Grand Forks County is nearly halfway to herd immunity, a key threshold that public health workers hope to meet or exceed as they work to contain a novel coronavirus.

As of Sunday, April 4, 16,320 county residents have either received both doses of a Pfizer or Moderna COVID-19 vaccine or the only needed dose of the Johnson & Johnson vaccine. That’s 39.2% of the 41,671 people needed to reach “herd immunity,” a term that means enough people have been vaccinated against the virus and left it nowhere to go, epidemiologically speaking, before it eventually runs out of figurative steam. Grand Forks Public Health staff briefed City Council members on those figures at Monday’s council meeting.

“I think those numbers are looking great,” Mayor Brandon Bochenski said.

The city and Altru Health System’s combined vaccination program administered about 2,200 vaccine doses at a clinic last Wednesday. They’re set to administer about 1,700 at another clinic this Wednesday.

But the virus is also rebounding slightly in Grand Forks County and beyond: the rate and number of COVID-19 infections in the county has been steadily rising for about a month now, and the percentage of clinical tests that come back positive has hovered around 5% for the past week.

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The Grand Forks Health Officer’s Dashboard, a locally minded coronavirus risk gauge that city and county staff put together last summer as seams started to appear in the statewide “smart restart” rubric, indicates that the virus poses a “moderate” risk to county residents. Grand Forks County Health Officer Joel Walz rescinded a countywide mask mandate last month after the gauge indicated a “low” risk for 14 consecutive days, but that rating has since gotten more severe.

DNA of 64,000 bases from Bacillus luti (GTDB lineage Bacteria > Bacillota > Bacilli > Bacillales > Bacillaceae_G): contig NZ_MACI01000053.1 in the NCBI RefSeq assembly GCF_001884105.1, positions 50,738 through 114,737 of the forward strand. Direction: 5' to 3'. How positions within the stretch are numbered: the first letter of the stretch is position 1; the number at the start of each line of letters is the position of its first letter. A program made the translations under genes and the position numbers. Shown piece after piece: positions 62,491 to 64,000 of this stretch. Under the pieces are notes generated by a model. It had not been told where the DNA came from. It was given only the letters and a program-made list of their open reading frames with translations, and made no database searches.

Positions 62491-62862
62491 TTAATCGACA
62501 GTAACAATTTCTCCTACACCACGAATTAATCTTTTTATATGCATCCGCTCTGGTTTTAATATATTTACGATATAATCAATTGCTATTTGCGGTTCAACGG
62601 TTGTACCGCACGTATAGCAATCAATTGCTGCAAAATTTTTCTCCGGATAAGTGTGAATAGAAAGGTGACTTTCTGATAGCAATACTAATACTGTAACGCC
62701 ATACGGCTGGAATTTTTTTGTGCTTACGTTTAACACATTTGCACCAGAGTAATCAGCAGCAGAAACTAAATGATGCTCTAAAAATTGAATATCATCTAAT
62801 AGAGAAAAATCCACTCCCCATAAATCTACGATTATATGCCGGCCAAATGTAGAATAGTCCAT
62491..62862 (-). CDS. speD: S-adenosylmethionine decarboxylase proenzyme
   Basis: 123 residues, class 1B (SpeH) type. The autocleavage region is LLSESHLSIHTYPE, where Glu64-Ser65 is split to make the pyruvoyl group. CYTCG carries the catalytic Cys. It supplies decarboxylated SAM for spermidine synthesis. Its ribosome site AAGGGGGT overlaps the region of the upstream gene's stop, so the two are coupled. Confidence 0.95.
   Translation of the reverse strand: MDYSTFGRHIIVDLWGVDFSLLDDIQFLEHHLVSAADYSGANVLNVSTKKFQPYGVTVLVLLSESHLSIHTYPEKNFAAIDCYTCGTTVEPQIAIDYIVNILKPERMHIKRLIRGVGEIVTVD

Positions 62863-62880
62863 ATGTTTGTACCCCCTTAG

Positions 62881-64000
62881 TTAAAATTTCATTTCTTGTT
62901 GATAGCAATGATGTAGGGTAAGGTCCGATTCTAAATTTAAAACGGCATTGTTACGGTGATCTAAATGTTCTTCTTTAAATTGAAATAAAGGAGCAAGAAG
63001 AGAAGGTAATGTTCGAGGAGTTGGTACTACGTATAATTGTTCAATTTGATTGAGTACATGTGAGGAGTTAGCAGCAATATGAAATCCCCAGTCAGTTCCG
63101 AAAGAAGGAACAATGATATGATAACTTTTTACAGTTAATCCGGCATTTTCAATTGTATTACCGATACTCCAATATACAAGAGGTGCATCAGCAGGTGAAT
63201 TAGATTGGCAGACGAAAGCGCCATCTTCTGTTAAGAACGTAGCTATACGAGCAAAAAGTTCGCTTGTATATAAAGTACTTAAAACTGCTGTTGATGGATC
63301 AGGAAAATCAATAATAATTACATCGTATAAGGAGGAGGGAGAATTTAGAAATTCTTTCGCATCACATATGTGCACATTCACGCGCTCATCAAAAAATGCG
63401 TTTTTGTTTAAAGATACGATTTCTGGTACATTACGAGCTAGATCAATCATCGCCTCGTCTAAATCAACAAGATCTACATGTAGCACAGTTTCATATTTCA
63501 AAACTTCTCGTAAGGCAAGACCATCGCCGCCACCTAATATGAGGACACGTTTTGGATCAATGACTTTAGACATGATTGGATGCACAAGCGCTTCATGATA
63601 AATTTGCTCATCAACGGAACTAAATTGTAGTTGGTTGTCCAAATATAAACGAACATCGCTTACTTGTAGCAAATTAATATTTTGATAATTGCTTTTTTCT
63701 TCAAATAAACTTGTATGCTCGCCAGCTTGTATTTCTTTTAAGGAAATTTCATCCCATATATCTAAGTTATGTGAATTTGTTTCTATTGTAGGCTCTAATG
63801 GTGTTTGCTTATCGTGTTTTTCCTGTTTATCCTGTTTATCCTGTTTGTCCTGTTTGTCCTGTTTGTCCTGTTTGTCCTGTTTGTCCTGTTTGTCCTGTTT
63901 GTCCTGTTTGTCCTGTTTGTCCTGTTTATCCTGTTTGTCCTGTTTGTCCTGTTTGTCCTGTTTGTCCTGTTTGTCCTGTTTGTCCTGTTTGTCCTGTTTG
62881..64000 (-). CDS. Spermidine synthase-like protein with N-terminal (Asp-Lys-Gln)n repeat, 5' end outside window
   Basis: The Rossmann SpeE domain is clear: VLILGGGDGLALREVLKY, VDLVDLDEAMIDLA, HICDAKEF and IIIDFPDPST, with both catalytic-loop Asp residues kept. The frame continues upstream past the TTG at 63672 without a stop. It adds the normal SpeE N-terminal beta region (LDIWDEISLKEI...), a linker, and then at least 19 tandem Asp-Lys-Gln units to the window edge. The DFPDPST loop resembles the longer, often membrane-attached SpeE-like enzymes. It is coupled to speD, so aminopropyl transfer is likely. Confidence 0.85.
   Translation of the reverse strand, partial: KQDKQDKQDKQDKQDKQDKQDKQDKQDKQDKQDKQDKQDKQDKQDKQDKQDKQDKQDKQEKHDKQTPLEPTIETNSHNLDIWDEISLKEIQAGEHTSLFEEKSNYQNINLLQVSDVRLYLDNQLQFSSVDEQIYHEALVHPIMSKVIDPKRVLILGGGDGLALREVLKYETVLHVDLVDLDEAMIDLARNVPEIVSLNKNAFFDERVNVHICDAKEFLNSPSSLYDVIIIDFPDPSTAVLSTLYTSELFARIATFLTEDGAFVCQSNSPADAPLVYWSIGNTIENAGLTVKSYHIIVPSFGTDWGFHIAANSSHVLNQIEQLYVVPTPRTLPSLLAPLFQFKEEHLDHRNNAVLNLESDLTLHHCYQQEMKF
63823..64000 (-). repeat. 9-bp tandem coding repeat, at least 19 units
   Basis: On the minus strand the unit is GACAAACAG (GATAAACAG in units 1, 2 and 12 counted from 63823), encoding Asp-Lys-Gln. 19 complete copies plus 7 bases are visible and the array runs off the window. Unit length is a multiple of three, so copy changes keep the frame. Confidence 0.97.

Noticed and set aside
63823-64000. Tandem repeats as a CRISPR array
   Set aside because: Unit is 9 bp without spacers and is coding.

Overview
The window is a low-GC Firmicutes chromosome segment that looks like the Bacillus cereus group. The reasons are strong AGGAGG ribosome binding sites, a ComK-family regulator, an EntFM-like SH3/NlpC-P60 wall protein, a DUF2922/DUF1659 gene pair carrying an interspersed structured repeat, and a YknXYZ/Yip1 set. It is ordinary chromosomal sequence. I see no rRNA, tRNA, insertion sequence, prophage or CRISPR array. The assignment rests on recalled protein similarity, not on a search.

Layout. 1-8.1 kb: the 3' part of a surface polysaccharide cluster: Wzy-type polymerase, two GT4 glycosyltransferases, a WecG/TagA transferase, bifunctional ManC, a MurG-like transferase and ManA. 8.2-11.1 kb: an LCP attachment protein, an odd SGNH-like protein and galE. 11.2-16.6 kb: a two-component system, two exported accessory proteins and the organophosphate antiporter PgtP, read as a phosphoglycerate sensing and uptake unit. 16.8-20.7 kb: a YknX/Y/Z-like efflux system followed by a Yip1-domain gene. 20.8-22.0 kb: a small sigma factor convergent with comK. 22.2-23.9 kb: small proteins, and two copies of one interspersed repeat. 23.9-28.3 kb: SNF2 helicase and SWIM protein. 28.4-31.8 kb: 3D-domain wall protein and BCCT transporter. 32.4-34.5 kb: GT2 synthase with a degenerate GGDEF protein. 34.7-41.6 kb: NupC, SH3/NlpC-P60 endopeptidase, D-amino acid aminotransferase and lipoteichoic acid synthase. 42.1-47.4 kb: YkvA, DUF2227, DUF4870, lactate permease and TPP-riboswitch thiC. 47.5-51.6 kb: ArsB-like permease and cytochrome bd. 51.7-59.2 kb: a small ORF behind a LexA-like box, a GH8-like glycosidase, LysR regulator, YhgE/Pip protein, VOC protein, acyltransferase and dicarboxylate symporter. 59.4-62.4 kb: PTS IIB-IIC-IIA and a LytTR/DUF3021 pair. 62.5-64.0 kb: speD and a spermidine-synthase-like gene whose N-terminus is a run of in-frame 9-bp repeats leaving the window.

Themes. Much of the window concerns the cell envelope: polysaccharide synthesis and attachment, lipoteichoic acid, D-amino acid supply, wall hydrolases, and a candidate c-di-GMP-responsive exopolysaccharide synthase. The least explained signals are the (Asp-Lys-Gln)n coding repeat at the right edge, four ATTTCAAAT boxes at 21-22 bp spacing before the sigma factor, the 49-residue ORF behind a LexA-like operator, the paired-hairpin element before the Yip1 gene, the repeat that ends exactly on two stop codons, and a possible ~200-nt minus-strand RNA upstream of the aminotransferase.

The dashboard takes into account new COVID-19 cases per capita, the rate at which those cases are popping up, the percent of tests that come back positive, the number of tests administered per capita, and Altru’s self-assessment of its ability to handle coronavirus patients. The uptick in risk rating is largely due to the uptick in new cases and the percent of positive tests. Hospital staff did not report a strain on their capacity on Monday and a hefty number of Grand Forks County residents have been tested for the virus over the past week.

In related news, council members on Monday:

  • Were briefed on a University Avenue corridor study that indicates that most Grand Forks residents feel the area is worthy of public investment. The council voted to begin looking at removing “center-of-street” zoning boundaries along University from North Third Street to the “mill spur” that sits near the intersection of University Avenue and North 9th Street. The change would shift the zoning boundary such that properties north of the street would be zoned the same as those on the south side of the street, which, the study claims, would encourage developers to look at the corridor as a whole rather than one plot at a time.

  • Reappointed Michelle Rakoczy and Heather Everson to the city and county’s joint Emergency Management Board, and Ryan Graf to the city’s Special Assessment Commission. Still at large is a decision on Becky Ronkowski, whom Bochenski nominated for a spot on the Grand Forks Library Board but has yet to be confirmed -- or not confirmed -- by the council amid concerns about the nomination process and Ronkowski herself.